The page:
The House of Bernarda Alba by Spanish playwright Federico Garcia Lorca might seem like an odd fit for a musical treatment. The tragic tale follows a widowed matriarch whose extreme distrust of the outside world leads her to impose stringent control over her five daughters. But contemporary playwright/composer Michael John LaChiusa found inspiration for melodic longing with his fascinating adaptation, Bernarda Alba. Delving into a family where youthful desires have been repressed, LaChiusa found an ideal scenario for characters to express their passion through music and dance. Bernarda Alba utilizes propulsive Spanish rhythms to revitalize a work that recalls its cultural background, even as its impact resonates in the here and now. Directed by Crystal Manich, this Twin Cities premiere by Theater Latte Da is further complemented by an all-female cast led by Regina Marie Williams. The show is in previews January 15-17. 7:30 p.m. Wednesdays through Saturdays; 2 p.m. Sundays. $33-$53. 345 13th Ave. NE, Minneapolis; 612-339-3003. Through February 16 —Brad Richason

"Future Future" at Hair + Nails

"Future Future" at Hair + Nails L-R: Sarah Dwyer, Oakley Tapola

Future Future
Hair + Nails Contemporary Art Gallery

“Future Future,” Hair + Nails’ biannual group show, parses out the old in favor of the new with vibrancy, abstraction, tones of Cubism, and an almost molecular-level teasing out of materiality. The exhibit features 27 artists working in varied media, hailing from locations across the U.S. Looking for new talent? Here’s your chance to discover something different. Local artists Valerie Oliveiro, Drew Peterson, Rachel Collier, and Emmett Ramstad are also on the docket. There will be an opening reception on Saturday, January 18, from 7 to 10 p.m. 2222 1/2 E. 35th St., Minneapolis. Through February 23 —Camille LeFevre


International Ski Jumping Competition 2020
Bush Lake Ski Jump

It takes a lot of courage to strap on a pair of skis and send yourself down a giant ice slide that’s over 20 stories tall. Yet, somehow, ski jumping exists. See the mind-boggling sport in action this weekend as athletes from Europe, Canada, and the U.S. compete for top honors at the Twin Cities leg of the Midwestern 5 Hills Tour (part of the US Cup Series). This competition is not for the faint of heart, as Olympic hopefuls will be sending themselves down 70-, 25-, and 10-meter ramps, soaring up to 300 feet in the air. Watch it all happen live. Viewing spots include outdoor and indoor locations, and food trucks will be onsite offering all kinds of eats, beer, and hot beverages. 4 to 10 p.m. $10; kids 12 and under free. 8401 E. Bush Lake Rd., Bloomington; 952-484-8956. —Jessica Armbruster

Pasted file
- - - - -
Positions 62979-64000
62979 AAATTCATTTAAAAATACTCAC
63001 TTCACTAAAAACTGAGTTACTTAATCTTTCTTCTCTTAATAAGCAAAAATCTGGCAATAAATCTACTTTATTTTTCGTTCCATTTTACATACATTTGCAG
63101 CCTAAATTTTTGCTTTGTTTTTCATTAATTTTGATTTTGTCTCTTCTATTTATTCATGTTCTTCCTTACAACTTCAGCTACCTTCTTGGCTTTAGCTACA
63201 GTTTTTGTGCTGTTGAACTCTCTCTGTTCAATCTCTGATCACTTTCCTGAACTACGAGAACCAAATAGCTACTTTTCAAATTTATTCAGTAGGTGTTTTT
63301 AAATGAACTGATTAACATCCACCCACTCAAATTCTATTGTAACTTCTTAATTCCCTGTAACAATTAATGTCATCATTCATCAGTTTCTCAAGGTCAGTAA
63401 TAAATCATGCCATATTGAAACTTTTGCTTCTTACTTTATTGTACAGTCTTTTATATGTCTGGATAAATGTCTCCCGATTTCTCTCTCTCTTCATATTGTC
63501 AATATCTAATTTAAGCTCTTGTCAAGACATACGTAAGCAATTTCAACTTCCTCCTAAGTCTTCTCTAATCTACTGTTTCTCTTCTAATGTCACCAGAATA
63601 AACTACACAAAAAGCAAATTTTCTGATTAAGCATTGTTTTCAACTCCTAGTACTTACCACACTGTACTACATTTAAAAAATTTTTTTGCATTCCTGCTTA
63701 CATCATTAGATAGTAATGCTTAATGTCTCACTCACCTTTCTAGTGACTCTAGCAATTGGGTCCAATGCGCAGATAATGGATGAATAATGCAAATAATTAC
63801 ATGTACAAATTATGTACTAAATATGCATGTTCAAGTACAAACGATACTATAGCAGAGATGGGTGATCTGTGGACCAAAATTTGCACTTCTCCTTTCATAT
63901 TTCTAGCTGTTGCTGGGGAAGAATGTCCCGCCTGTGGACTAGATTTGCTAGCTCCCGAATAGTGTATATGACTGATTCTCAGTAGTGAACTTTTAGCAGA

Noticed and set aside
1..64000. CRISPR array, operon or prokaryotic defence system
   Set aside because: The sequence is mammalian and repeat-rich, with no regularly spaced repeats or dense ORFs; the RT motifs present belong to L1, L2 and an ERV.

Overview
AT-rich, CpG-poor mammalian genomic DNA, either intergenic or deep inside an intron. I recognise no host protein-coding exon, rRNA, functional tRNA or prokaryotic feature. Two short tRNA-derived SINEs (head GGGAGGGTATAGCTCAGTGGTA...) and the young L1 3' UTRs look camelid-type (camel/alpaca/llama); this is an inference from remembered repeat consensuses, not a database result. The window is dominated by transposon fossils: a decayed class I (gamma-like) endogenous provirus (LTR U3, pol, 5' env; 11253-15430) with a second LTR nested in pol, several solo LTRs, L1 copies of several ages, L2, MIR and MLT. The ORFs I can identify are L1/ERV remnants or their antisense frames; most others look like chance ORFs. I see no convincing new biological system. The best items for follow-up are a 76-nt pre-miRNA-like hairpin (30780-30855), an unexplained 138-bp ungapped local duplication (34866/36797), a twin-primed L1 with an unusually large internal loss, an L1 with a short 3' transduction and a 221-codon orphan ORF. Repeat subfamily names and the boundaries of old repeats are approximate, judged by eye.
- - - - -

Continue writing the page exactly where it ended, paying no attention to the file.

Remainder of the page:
-ING Series: Jenessa Andrea
Studio Apparatus

Jenessa Andrea’s new collection, Pain & Peace, oscillates between poles. Not just the two mentioned in the title, but growth and regression, memory and imagination, poetry and prose. It’s an engrossing journey of work that spills out in fragments, sometimes a single line at a time. It’s also a testament to the power of self-love through self-publishing. Studio Apparatus’ recurring -ING series will host a multi-faceted celebration of the book’s release. Not only will Andrea be reading selections from the engrossing volume of verse, but the poet/designer/musician will also be singing alongside Julian Manzara in an evening that includes an open mic, artwork for sale, and networking opportunities for the creatively inclined. 7 p.m. $5. 106 W. Water St., St. Paul; 612-822-8080. —Jerard Fagerberg